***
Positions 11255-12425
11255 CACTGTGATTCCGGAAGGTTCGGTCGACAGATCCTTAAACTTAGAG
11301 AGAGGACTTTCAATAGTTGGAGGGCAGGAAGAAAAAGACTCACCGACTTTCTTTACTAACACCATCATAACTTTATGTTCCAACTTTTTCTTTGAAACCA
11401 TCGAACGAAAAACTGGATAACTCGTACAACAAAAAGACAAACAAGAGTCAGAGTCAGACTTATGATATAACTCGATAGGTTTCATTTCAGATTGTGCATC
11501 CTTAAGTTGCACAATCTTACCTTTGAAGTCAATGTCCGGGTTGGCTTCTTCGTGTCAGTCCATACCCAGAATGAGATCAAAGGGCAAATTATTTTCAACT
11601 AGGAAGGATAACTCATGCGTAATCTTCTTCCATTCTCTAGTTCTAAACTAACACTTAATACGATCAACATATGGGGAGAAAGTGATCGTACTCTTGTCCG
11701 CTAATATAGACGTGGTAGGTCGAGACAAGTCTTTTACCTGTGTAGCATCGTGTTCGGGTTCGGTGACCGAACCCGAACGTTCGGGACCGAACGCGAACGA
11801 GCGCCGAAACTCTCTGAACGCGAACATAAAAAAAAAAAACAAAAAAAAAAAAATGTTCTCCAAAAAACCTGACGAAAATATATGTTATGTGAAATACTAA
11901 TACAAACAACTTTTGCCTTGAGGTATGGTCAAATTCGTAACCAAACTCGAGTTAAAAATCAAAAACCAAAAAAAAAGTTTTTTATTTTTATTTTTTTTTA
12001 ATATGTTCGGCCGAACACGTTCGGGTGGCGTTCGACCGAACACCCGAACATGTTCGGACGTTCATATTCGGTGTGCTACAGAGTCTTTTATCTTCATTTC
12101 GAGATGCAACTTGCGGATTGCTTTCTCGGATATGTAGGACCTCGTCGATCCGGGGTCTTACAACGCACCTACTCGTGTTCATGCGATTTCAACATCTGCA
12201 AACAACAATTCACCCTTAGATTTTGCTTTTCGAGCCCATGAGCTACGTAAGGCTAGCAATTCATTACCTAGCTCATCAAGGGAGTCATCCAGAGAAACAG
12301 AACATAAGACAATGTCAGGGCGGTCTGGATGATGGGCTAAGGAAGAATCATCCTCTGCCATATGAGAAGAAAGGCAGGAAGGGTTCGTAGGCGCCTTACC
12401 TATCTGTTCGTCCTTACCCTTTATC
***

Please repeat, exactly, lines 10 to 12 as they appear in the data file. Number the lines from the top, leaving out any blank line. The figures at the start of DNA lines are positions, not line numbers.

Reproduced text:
12001 ATATGTTCGGCCGAACACGTTCGGGTGGCGTTCGACCGAACACCCGAACATGTTCGGACGTTCATATTCGGTGTGCTACAGAGTCTTTTATCTTCATTTC
12101 GAGATGCAACTTGCGGATTGCTTTCTCGGATATGTAGGACCTCGTCGATCCGGGGTCTTACAACGCACCTACTCGTGTTCATGCGATTTCAACATCTGCA
12201 AACAACAATTCACCCTTAGATTTTGCTTTTCGAGCCCATGAGCTACGTAAGGCTAGCAATTCATTACCTAGCTCATCAAGGGAGTCATCCAGAGAAACAG